How Trade Policy Undermined Africa’s Food Self-Sufficiency
The 2008 global food crisis is compromising the survival of 860 million undernourished people and threatens to push a hundred million people into extreme poverty, erasing all of the gains made in eradicating poverty in the last decade. Record high prices have put food out of reach for the poorest people in the developing world, many of whom already spend more than half their income on food. Growing food insecurity is undermining tenuous civil stability in at least 33 countries, about one sixth of United Nations member countries.
Real food prices are at near-record highs — and are approaching the levels of the food crisis of the early 1970s. The UN’s Food and Agriculture Organization reports that grain prices jumped 88 percent between March 2007 and March 2008. Currently, high agricultural production costs, tight commodity supplies and increased demand have all contributed to food price escalation. All-time high oil prices increase fuel costs for freighters and farm equipment. Unusually poor weather conditions have undercut rice and grain production in Australia, Northern Europe, Central Asia and America’s wheat belt. The growing diversion of food crops to produce biofuel and increased demand in booming economies have helped drive up commodity prices.
But rising production costs are not the only culprits in the food crisis. The globalization model that prioritizes cash crop exports over food self-sufficiency has helped make Africa and other developing regions vulnerable to volatile global food prices.
In the last dozen years, the World Bank and the World Trade Organization encouraged developing countries to switch from growing food for domestic markets to growing cash crops for export to industrial countries. Traditional African food crops like sorghum, cassava, yams and millet are not traded internationally, so they typically were ignored by international agribusinesses and globalization proponents. Instead, farmers were encouraged to grow crops like coffee, sugar, cocoa beans, tea and cotton and then use the export earnings to purchase food, often low-priced imports from industrial countries. Globalization cheerleaders viewed food self-sufficiency as obsolete. Although imported food benefited consumers in the developing world when prices were low, local farmers were often displaced by low-priced imports. Now that imported food prices are rising, consumers cannot afford sustenance and there is too little local production to provide food for local markets in many countries.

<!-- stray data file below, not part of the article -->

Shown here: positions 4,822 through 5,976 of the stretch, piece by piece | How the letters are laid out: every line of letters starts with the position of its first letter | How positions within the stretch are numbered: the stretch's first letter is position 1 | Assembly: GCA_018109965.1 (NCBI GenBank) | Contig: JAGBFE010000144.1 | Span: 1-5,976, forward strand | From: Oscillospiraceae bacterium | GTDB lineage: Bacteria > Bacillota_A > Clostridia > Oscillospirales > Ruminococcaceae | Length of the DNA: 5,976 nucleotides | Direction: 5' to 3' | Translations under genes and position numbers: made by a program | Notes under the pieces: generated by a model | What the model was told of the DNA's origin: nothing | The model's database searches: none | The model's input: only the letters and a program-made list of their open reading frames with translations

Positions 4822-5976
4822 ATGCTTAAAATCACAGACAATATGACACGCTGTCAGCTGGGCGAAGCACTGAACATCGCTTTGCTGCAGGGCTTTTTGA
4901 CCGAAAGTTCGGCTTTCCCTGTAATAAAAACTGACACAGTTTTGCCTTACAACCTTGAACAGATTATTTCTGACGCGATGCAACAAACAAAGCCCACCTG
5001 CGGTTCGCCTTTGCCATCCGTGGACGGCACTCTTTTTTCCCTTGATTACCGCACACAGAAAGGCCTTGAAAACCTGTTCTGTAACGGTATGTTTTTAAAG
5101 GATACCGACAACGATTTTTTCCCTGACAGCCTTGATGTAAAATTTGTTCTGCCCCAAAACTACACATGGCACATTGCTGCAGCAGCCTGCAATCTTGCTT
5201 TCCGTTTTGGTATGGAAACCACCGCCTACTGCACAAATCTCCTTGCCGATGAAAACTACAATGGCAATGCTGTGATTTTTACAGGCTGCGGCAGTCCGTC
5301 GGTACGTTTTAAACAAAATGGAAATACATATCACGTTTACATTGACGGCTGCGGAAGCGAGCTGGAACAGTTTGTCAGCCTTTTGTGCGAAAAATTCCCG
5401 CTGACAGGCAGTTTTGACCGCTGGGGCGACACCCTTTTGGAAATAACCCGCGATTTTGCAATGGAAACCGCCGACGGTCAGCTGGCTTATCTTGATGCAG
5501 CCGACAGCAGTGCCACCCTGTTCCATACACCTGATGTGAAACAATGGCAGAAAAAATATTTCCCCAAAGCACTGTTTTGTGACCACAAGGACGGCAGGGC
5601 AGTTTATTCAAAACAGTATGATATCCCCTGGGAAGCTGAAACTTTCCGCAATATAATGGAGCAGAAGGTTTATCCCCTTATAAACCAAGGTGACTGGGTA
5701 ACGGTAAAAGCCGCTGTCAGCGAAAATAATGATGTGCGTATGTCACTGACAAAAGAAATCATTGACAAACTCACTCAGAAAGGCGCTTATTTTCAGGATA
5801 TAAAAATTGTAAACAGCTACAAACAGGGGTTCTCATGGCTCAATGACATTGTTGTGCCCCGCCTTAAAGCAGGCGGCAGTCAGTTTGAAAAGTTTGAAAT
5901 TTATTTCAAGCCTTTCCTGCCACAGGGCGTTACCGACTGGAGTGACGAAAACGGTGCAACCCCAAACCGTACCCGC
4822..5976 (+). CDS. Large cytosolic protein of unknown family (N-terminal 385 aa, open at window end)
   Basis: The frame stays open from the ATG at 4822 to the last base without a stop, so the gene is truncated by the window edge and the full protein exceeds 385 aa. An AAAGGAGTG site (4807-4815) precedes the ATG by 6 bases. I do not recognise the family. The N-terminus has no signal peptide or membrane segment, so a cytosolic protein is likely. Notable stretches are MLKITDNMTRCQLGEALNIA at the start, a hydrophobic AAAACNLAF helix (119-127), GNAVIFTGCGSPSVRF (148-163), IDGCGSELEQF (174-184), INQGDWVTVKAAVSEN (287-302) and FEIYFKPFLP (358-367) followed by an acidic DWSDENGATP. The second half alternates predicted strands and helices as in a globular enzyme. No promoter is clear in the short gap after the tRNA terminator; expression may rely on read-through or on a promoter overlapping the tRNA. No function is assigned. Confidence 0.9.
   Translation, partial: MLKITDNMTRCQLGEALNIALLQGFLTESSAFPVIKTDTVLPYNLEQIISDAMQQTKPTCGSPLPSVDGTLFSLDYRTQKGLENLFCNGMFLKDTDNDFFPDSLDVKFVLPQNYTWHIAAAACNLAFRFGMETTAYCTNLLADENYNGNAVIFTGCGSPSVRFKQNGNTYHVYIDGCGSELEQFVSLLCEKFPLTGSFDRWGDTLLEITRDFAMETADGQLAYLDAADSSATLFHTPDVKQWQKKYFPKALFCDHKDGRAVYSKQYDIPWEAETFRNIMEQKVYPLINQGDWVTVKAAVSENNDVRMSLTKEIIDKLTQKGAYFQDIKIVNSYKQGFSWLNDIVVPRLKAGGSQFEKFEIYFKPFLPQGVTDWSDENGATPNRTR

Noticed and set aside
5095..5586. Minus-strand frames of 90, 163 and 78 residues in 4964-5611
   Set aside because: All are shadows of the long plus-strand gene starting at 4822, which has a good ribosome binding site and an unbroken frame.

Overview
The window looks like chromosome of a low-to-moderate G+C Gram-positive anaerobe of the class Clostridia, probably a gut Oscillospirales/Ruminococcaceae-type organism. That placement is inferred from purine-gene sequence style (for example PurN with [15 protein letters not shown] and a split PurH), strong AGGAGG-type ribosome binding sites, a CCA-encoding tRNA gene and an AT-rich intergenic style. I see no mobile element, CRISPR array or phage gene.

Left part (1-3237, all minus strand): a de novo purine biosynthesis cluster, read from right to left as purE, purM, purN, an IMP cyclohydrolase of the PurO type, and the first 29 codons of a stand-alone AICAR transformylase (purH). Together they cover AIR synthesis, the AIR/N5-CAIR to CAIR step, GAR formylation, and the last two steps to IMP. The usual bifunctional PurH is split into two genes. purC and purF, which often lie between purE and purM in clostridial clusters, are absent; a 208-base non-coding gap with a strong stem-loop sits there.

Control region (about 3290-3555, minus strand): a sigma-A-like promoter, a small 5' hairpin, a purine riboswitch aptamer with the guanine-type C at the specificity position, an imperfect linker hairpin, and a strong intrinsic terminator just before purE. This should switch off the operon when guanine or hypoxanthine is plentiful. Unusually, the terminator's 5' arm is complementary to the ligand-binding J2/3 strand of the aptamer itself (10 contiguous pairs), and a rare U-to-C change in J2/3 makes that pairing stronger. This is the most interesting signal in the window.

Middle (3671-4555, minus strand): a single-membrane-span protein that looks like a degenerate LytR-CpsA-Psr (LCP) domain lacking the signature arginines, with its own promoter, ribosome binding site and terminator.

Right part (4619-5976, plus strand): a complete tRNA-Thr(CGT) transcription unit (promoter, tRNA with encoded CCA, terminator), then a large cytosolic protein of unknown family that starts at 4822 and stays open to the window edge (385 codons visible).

While the WTO ostensibly offered “carrots” to entice countries to transition to export-oriented agriculture, the World Bank used its power as a stick. The WTO promised increased access to markets in rich countries, encouraging farmers in the developing world to shift to tradeable agricultural commodities instead of local food staples. At the same time, the World Bank invested in cash-crop enterprises in the developing world while it pressed developing countries to eliminate government programs supporting domestic agriculture, ultimately reducing the productivity of the food staple sector.
The shift to export-oriented agriculture has contributed to developing country dependence on imports of staple crops like corn, wheat and rice. Africa is at ground zero in the global food crisis in no small part because resources were diverted from food crop production to cash crop investments. About half (40 of 82) of the countries designated low-income food deficit countries by the FAO are in Africa. Africa is now more reliant on food imports than before the WTO went into effect, and food imports are more expensive than ever.